Learning Spaces

head image

“It is the learning space between the ears that makes the difference” Pru

There has been much talk recently of learning spaces – many schools are doing amazing things – really thinking outside the square when it comes to designing the places we work in and we send our children to.

Another Elluminate session in Helen Otway’s “It takes a village” program continues the discussion on Learning spaces, Learning Paradigms and Learning Cultures.  This time, it was Greg Whitby (Executive Director of Schools, Catholic Education Office, Diocese of Parramatta) turn to lead the discussion and inspire thoughts about defining the business of schooling.
Once again, it was thought provoking and I struggle to paraphrase or summarise the discussion successfully. I have been re-thinking the following key phrase from Greg’s presentation.

“Who learns what, with whom, when and where” basically, this refers to the altering nature of the relationship between learners, teachers and the wider world.

Other points of note from Greg’s presentation which tie into the above statement:
• School is no longer the centre of learning
• Teaching in the 21st century is more difficult than in the 20th century
• We can no longer rely on a ‘one size fits all’ mentality
• Teachers need to improve their reflective practices and constantly review and react. They need to step back and ask questions of the learners. What do you want to learn and how?
• Teaching needs to be de-privatised and learning needs to personalised

The aspect of de-privatising teachers is interesting – I believe that the numbers of teachers who are blogging and tweeting shows that many are already on that path. Indeed, the attendance at an Elluminate session is evidence of this too. They (we) have realised that there are enormous benefits to be gained by exposing ourselves (be nice) to the world beyond our classrooms and indeed beyond our schools. The power of the PLN – much written about is expanding exponentially. Personally, I will admit that despite attendance at a variety of professional development courses and ‘network’ meetings, these face to face opportunities pale when compared with the value of my on-line network. I know, face to face is important, but in reality, I will never be face to face with a Principal in Canada, wonderful teachers in other part of my city or state or a volunteer teacher in Sri Lanka. Therefore, our learning spaces have changed as to those of the children we teach.

Once again, I posed the question to the group. “How do we embark on the learner centred, open style classroom when we are confined by the bricks walls surrounding one teacher and 25 kids model?” The response came from the chat from Pru “It is the learning space between the ears that makes the difference”

Thanks, I think you summed it up – but of course that leaves the question “How do change people’s thinking when they don’t see the need to change or are too restrained by fear to look around?”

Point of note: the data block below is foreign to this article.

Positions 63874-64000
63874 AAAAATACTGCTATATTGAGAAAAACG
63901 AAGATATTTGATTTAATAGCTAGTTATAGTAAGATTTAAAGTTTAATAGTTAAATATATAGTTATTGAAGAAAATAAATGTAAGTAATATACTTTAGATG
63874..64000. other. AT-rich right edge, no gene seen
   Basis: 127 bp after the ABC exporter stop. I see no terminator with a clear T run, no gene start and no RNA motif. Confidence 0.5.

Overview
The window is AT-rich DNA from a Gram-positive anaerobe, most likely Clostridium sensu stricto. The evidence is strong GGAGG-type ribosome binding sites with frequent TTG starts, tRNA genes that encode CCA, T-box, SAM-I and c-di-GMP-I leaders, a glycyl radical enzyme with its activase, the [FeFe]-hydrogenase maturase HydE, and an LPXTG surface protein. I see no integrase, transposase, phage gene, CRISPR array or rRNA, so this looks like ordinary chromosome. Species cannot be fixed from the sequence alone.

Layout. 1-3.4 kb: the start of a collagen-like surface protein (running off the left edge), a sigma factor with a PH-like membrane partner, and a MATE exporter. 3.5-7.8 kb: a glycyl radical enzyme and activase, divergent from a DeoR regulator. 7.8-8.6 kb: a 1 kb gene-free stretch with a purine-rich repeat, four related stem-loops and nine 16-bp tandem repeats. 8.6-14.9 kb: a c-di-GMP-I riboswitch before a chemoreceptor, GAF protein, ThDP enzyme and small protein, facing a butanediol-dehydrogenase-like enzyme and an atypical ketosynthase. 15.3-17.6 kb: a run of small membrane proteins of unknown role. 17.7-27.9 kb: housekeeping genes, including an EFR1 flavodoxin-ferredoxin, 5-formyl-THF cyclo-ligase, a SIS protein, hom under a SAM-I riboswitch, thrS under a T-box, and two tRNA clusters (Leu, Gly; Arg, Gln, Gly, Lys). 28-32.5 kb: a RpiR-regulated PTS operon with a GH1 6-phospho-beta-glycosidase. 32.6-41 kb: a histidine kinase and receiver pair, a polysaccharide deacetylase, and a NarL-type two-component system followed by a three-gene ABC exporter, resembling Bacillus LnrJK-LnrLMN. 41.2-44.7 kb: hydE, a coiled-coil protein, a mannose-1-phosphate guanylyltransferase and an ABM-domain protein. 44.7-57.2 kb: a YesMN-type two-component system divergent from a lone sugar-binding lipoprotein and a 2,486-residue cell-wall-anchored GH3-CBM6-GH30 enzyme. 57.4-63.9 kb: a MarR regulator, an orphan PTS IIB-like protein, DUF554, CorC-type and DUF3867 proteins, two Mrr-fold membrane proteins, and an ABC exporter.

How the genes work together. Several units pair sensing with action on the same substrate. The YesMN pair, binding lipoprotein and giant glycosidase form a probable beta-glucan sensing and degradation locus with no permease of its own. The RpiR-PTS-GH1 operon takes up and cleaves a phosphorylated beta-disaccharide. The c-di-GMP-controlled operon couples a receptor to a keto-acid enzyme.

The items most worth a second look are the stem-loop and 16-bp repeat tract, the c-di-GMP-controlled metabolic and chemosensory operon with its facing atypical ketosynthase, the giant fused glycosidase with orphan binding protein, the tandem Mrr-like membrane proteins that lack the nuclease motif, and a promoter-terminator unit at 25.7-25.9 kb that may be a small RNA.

What if your classroom was a stage?

I just participated in another wonderful Elluminate session – part of a series titled ‘It takes a Village – learning cultures, paradigms and spaces”
Today’s presenter was Steve Collis (Twitter ID @steve_collis) from Northern Beaches Christian School, in Terrey Hills, Sydney, Australia.   I apologise if I paraphrase incorrectly.

Steve believes that the learning spaces in schools should invite students to be creative and speak out.  The teacher’s role is as facilitator in the de-regulated space.  After showing us his amazing new learning space he asked us to consider classrooms in a different light –   What if your classroom was a stage ?


My first thought was – “If it was a stage – we can be whoever we want to be”
Others contributed :
CW: “If a stage, students are expected to improve, not just do their best job the first time…they practice and practice until they get it right and are ready for the “performance””
GM: “There should be a sense of expectation, excitement, anticipation”
I loved this analogy – Steve believes that classrooms need disrupting. He talked about how the use of Virtual spaces (online learning and publishing) can disrupt the real space.
I think this is the key to the people who say that they can’t alter their teaching while they are restrained by the old-fashioned classroom buildings, which are the reality for many of us. Even if we are not all blessed with the infrastructure of NBCS, we can make inroads into change that open the doors to the world outside. The opportunities are enormous –from simple publishing poems on-line to tweeting and skyping and much more complicated on-line projects.
In the chat conversation, I asked how to gain an audience for children’s work and it was mentioned that if only 3 people read a poem published on a blog it was probably one or two more than would have read the poem if it sat in an exercise book in the classroom.  So true – and imagine the strength of the experience when that child knows that someone else read their work and liked it.
I look forward to the rest of this series –‘ It takes a village’ and thank Helen Otway the organiser.